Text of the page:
At least 49 people have been killed in heavy government air strikes in the eastern part of Syria’s largest city, Aleppo, witnesses and activists say.
The overnight bombardment, which began late on Thursday, was part of a wider military escalation by the Syrian government and its allies against opposition groups holed up in Aleppo.
With the latest victims, the total number of people killed in the besieged city since Bashar al-Assad’s government launched its military offensive on Tuesday has climbed to 150.
Activist released dramatic video footage of a rescue operation involving a six-year-old child who was trapped under the rubble of a collapsed building.
The child survived after his residential neighbourhood was targeted with missiles and unguided explosive devices called barrel bombs.
Al Jazeera’s Osama Bin Javaid, reporting from Gaziantep on the Turkey-Syria border, said the bombardment was the fiercest of the past three days.
“The bombs struck areas on Aleppo’s outskirts as well as in the city itself. The toll keeps mounting by the hour,” he said.
“Rescuers are trying to help as many people as possible but because this is such a widespread area, they cannot get to every location.”
On Sunday, the Syrian army sent a text message to residents of east Aleppo, demanding they leave areas held by opposition armed groups within 24 hours or risk their lives during a major offensive.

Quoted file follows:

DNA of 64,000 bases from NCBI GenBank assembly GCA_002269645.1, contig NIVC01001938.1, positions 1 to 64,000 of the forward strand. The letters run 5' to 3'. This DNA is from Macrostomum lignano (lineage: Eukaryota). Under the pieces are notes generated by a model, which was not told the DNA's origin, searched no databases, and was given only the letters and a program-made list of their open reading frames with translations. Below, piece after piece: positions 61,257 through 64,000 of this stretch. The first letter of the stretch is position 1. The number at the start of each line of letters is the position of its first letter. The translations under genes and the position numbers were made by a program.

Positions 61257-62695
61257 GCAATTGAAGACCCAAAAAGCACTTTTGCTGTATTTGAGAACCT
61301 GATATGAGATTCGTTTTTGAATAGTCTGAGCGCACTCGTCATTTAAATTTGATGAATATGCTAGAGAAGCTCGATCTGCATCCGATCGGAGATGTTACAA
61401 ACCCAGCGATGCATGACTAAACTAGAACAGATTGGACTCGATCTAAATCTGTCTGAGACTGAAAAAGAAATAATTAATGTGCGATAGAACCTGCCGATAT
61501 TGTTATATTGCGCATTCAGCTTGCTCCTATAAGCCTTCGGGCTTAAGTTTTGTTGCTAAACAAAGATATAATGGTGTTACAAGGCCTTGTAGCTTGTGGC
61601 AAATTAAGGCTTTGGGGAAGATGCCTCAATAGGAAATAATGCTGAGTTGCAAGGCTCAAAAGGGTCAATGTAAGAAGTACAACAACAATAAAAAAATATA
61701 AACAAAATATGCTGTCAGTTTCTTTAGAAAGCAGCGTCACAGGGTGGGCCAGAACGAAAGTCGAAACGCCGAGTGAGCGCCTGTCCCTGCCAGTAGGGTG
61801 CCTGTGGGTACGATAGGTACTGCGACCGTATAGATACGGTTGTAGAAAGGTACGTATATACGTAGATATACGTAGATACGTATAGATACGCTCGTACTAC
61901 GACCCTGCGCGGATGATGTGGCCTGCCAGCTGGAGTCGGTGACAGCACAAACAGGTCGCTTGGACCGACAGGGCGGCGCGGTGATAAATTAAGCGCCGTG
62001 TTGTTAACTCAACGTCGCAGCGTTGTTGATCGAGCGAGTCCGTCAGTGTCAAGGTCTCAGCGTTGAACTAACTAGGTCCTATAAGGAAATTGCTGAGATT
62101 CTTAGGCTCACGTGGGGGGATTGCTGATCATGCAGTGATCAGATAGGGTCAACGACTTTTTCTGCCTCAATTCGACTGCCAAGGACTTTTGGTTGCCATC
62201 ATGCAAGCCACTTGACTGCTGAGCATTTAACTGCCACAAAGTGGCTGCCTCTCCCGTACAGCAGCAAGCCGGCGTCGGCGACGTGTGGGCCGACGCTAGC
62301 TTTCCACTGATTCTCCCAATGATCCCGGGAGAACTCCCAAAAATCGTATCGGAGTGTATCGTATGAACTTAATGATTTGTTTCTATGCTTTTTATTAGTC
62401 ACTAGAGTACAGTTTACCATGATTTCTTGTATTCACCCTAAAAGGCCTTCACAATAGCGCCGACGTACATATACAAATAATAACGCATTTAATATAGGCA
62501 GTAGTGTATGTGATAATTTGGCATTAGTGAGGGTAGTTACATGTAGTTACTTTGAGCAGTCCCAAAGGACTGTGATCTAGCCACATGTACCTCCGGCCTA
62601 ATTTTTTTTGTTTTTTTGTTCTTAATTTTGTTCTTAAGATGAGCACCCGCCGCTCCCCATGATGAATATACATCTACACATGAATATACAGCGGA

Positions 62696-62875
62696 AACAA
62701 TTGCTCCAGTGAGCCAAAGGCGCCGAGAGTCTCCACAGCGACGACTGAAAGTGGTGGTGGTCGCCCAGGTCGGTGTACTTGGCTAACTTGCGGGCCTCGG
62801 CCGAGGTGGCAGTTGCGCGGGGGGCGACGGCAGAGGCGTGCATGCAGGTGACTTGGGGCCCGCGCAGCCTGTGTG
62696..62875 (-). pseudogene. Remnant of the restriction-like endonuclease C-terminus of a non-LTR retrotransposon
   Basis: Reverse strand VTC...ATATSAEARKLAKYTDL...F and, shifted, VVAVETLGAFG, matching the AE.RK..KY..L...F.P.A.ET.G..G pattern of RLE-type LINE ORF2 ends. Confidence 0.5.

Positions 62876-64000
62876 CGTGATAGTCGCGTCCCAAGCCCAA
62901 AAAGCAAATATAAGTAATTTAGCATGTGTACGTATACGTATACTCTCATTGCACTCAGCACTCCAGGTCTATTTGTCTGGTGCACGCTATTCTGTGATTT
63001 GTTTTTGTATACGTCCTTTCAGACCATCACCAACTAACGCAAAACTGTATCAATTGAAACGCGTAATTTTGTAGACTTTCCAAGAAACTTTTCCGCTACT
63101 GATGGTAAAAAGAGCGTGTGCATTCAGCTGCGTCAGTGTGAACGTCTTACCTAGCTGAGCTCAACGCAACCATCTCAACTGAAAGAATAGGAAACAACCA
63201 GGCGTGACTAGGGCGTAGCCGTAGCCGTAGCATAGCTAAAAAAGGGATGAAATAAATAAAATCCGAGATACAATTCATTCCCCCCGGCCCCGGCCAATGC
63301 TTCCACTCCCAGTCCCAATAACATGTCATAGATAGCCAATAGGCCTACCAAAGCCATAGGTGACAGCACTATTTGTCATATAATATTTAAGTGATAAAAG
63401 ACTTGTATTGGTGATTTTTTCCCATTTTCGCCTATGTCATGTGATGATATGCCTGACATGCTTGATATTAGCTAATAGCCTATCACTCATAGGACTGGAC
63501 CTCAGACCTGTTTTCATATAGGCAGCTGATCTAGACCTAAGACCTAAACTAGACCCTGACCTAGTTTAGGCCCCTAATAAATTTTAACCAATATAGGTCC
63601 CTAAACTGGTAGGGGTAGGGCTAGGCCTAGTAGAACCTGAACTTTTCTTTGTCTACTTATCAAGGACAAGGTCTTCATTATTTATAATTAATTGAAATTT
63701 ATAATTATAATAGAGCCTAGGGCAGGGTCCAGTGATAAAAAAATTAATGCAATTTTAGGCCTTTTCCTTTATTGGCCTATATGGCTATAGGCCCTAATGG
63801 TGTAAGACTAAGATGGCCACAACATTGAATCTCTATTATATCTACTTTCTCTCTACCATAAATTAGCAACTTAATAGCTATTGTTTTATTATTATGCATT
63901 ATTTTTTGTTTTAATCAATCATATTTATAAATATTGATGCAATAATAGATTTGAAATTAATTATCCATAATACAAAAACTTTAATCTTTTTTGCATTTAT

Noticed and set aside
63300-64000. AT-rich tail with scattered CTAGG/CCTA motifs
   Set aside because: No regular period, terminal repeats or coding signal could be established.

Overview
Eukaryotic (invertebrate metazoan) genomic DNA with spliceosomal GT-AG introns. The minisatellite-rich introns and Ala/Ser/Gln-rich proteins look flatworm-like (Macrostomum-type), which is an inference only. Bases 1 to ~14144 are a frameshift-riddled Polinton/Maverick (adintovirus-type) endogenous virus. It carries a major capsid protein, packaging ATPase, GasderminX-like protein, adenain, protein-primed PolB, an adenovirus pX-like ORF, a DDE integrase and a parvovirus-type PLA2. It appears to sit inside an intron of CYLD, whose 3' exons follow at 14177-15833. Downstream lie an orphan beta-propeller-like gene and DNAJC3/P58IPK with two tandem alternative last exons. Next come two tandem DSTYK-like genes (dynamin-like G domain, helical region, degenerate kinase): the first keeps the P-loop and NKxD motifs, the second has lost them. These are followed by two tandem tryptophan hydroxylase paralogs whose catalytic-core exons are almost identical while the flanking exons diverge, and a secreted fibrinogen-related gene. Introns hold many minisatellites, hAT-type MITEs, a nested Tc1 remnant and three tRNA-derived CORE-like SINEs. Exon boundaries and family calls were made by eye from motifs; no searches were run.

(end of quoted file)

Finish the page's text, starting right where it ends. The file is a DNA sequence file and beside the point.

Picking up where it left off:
“Our dear people living in east Aleppo, the militants kill your children and take your women,” read the text message, which declared the government’s intent to retake opposition-controlled districts of the city.
About 250,000 people are believed to be living in besieged east Aleppo, and Syrian government forces have reversed recent gains made by the fighters last month in their effort to break the siege.
Humam al-Malah, a member of the Syrian Network for Human Rights in the Aleppo governorate, told Al Jazeera that humanitarian conditions are getting worse in east Aleppo.
“Electricity is always cut off; [there’s a] high increase in prices; an acute lack of vegetable availability; fuel is almost non-existent in markets; and the quality and quantity of supply of bread is dwindling,” said Malah.
Against this backdrop, Russia’s foreign minister has flatly denied that his country’s forces participated in the attacks on Aleppo this week.
Sergey Lavrov issued the denial while discussing the bombing of the city on the sidelines of the Asia-Pacific trade summit in Lima, Peru.
Russia is a crucial ally of the Syrian government and its military has been targeting Syrian opposition fighters with air strikes and cruise missiles.
Lavrov portrayed the recent strikes in Syria as “limited”.
“Our air force and the Syrian air force only work in the provinces of Idlib and Homs, to prevent ISIL who might be leaving Mosul from getting to Syria,” he said, referring to the Islamic State of Iraq and the Levant (ISIL) group, also known as ISIS.
Elsewhere in Syria, in Ghouta in the Damascus countryside, at least 10 people were killed and dozens injured in air strikes and artillery shelling by government forces.
Residents reported substantial damage to residential areas in the town.
Also in the Damascus countryside, the Syrian government targeted an international relief agency and Palestinian refugee camp in Khan Sheha, which has been under siege for two months now.
Syrian forces and opposition fighters fought around the camp on Thursday night.